Clean eating explained

Close-up of pretty girl eating fresh vegetable salad

You've probably heard about clean eating in the media, on the internet or down the gym – but you may not be sure exactly what it is. Never fear, we've got the low-down on one of the biggest trends in health and fitness circles in recent years...

It's not a diet
At least not in the commonly used sense of the word for an eating plan designed to shed weight. Instead it's more of an approach to food and a decision to avoid most processed and refined foods in favour of natural ingredients.

This means no junk food - just food prepared from whole fruits and vegetables, whole grains, grass-fed or free-range meats and low-fat dairy products. Not all processed foods are banned – wholewheat pasta is allowed for example – but the main aim is to cut out all the preservatives, added sugar and fat and flavour enhancers found in packaged meals and many processed foods.

It's not the same as the paleo diet - though there are overlapping points and individuals often combine the two approaches in their personal eating.

What are the benefits?
Clean eaters say they are pleased to be freed from sugar-dependency, from junk food cravings and that they get satisfaction from knowing exactly what's going into their food. Other claimed benefits include improved mood, better sleep, clearer skin and better brain function.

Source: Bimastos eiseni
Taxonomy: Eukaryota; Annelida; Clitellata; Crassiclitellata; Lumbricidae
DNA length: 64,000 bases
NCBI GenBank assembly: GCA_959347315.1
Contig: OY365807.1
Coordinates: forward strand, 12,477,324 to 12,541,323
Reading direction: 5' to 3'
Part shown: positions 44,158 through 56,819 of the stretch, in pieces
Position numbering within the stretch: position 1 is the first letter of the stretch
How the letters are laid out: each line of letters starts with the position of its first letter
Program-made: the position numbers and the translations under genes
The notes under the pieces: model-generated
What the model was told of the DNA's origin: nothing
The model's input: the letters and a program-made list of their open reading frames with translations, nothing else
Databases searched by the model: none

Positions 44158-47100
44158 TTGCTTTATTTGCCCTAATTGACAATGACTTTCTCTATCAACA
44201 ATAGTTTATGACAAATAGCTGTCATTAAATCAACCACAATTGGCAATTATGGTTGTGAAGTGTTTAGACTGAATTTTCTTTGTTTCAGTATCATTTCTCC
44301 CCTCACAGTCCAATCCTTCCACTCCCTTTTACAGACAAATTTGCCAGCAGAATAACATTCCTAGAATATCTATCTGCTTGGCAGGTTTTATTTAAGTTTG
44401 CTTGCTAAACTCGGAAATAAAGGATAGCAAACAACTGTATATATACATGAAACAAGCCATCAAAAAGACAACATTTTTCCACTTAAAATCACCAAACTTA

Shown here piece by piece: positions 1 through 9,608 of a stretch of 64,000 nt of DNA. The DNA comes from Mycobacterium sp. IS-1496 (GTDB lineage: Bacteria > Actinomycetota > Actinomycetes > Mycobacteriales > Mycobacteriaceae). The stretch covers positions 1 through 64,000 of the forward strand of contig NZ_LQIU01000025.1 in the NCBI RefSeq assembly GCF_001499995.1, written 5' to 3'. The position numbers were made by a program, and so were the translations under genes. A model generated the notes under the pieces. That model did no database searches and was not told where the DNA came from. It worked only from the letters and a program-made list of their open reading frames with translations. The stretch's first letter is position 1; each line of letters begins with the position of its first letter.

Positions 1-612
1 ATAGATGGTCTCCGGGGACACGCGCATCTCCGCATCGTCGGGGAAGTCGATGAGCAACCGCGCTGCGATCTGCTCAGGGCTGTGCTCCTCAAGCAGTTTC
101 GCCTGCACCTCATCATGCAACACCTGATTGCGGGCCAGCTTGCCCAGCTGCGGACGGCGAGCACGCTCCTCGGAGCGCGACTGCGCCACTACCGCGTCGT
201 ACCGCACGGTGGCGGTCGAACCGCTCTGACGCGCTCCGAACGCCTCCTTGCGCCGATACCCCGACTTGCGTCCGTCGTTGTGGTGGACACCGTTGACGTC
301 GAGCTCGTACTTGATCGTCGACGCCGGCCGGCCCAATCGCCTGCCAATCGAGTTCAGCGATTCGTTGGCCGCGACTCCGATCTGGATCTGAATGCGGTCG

If you're eating healthy foods which are low in fat and sugar, you'll reap the same rewards as anyone following a generally healthy diet with regard to lower risk of heart disease, diabetes etc. Whole grains and fibre-rich foodstuffs are well-known to keep the digestive system in good shape. And of course there could be a financial benefit if you're used to paying out for ready meals and what retailers call "value-added" products.

Less but more often
Rather than the standard three square meals a day, many clean eating devotees choose to have a five or six smaller meals – to balance out their blood sugar level a bit and minimise the temptation to reach for those sugary snacks. Each meal should ideally be well balanced with protein, carbohydrate and fat to reduce hunger pangs.

How hard is it?
It's very easy to get the ingredients, and cooking from scratch is straightforward enough – with the option to batch-cook and reheat meals later if time is an issue.

The biggest challenge is dropping old eating habits and learning new ones, but like other lifestyle changes it can be done gradually – if going cold turkey from Mars bars is too intimidating a prospect.

So is chocolate completely out then?
Many clean eaters eschew it completely, but others still indulge in a bit of 70% dark chocolate now and again – citing the health benefits associated with the purer form of the substance.

Have you tried clean eating? Leave a comment below...
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